During this time, the driver will be able to use the existing air pressure to operate the service brakes as normal to stop in a controlled manner at the nearest possible opportunity. Such manoeuvres depend on an intact electrical connection between tractor and trailer. Once the truck reaches a lower brake pressure threshold, the emergency braking system applies the spring brake, as the regulations require.
New hardware in EBS+4.0 includes redesigned solenoids that are smaller, more robust but lighter than before. In addition, the system is also lighter, as it is now constructed from engineering-grade polymer. A switch from metal
to engineering plastic for construction of the new valve control unit, plus redesigned solenoids, achieves a weight savings of 35 per cent to 3.9kg, and total embedded CO2 of 30 per cent (to 43.3kg per unit).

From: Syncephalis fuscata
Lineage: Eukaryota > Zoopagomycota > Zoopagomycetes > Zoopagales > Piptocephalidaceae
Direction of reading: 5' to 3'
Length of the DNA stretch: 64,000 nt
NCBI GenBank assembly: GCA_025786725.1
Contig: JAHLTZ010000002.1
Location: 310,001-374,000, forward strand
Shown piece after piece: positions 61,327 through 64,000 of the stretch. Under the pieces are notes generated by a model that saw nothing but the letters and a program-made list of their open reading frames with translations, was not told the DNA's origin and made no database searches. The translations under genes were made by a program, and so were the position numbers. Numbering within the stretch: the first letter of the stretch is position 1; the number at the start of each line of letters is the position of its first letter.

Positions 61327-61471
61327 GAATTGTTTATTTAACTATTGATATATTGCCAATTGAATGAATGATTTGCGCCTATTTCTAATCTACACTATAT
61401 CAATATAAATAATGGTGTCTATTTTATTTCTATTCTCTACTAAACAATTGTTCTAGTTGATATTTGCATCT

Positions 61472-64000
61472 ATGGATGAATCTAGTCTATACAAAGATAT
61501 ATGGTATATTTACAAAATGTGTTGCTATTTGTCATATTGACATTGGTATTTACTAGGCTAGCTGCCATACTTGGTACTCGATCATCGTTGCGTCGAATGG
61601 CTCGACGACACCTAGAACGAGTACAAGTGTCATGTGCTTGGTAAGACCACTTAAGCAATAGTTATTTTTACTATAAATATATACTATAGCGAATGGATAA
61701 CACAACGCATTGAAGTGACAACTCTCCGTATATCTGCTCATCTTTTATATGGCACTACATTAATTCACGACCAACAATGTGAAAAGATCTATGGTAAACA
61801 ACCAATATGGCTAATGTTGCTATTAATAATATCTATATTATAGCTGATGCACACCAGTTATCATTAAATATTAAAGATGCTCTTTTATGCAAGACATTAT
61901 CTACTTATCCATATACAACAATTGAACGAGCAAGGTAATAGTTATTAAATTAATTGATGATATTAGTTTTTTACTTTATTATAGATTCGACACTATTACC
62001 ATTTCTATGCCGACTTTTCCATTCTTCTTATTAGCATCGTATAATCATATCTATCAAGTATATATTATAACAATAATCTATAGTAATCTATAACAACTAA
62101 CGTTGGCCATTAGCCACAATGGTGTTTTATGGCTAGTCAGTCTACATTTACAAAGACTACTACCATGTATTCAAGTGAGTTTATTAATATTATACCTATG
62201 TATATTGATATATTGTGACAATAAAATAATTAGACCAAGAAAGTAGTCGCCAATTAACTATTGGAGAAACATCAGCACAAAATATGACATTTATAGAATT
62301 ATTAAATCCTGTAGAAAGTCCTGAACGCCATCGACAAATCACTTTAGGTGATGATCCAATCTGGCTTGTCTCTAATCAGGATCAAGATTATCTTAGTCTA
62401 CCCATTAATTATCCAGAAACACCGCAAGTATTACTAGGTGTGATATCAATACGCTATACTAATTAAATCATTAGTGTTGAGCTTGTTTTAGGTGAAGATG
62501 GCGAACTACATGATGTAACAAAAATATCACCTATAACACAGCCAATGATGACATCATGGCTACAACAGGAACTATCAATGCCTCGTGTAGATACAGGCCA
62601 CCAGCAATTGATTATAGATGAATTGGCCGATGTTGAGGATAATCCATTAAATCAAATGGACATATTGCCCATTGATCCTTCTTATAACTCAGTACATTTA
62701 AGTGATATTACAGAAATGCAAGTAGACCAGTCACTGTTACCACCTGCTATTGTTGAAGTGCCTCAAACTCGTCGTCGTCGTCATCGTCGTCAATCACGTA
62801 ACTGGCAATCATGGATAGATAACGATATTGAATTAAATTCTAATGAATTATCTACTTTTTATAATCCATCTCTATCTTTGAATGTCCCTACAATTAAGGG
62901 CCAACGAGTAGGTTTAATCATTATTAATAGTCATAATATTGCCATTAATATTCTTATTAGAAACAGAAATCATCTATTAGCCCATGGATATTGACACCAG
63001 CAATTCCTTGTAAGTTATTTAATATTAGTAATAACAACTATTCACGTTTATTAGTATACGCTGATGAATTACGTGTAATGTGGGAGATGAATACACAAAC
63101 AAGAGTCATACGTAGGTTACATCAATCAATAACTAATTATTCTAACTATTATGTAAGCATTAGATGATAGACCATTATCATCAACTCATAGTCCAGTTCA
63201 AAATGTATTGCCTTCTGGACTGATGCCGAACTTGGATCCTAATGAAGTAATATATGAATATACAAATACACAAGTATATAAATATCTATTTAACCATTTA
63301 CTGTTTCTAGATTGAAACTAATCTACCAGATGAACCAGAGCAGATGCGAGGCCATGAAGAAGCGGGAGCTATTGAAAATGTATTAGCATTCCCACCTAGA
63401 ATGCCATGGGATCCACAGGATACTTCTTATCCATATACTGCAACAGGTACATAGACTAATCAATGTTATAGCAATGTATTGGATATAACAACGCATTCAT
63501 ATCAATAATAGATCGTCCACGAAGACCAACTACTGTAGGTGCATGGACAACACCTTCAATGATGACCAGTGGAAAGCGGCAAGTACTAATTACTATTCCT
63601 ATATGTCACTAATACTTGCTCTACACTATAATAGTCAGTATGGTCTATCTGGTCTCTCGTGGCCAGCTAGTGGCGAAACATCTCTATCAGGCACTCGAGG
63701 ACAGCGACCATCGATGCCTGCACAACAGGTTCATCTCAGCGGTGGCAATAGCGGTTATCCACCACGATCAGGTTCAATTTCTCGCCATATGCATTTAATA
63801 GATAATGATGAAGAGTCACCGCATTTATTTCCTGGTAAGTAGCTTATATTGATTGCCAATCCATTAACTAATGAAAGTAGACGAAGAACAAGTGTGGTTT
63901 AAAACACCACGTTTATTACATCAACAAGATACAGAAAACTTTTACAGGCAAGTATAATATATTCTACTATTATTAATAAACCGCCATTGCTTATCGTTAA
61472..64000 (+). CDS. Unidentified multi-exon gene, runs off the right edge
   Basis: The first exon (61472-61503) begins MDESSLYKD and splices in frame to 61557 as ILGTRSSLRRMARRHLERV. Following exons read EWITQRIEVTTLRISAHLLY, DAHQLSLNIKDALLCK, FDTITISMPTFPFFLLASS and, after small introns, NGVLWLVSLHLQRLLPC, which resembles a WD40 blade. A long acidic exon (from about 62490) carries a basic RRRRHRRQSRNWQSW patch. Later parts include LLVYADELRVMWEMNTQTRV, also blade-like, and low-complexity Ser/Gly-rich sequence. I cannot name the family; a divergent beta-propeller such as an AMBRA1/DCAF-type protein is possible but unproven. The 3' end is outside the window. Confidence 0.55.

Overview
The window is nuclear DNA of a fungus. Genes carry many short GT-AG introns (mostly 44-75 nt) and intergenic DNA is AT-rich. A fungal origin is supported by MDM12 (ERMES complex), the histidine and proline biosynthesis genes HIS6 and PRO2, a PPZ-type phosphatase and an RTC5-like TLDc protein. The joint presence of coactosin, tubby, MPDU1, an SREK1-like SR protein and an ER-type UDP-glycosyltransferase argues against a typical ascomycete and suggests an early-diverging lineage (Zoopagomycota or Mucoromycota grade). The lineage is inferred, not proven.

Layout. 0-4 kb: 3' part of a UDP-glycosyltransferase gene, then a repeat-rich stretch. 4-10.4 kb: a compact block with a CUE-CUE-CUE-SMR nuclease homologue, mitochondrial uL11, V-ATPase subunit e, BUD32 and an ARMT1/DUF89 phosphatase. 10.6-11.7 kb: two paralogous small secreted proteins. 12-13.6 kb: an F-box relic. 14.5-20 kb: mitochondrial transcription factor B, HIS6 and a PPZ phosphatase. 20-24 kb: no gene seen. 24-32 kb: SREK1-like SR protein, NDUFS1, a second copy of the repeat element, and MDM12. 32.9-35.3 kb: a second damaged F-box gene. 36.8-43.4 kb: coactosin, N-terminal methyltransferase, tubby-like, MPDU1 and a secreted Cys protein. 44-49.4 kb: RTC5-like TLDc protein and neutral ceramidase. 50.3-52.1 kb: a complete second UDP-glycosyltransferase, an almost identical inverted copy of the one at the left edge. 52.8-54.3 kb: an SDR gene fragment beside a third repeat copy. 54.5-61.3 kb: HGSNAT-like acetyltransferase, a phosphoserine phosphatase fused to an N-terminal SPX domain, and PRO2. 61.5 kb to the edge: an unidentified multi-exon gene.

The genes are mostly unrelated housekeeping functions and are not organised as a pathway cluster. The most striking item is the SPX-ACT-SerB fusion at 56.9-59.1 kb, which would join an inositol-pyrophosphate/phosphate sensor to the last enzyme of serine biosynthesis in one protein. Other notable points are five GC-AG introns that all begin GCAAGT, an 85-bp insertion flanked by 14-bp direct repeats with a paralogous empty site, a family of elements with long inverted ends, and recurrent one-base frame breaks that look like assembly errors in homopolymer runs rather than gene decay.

Four different versions are available: a basic EBS with two modulators and two wheel-speed sensors with no emergency brake override; a basic EBS with emergency brake override; a premium EBS with two additional electrical interfaces, which can be extended to eight sensors and four modulators; and an additional modulator, which is used to map larger systems. As Standard, EBS+ 4.0 comes in a 2S/2M configuration suitable for fitment to three-axle semi-trailers.
Haldex has signed a long-term agreement with several trailer manufacturers for the supply of EB+ 4.0 for trailers. The system has been in development for seven years.
EB+ 4.0 brings parking brake control into electronic management; a new modular and customisable approach to functions which provide new digital services opportunities; 35 per cent weight saving and 30 per cent reduction in embedded CO2; and additional safety features as standard.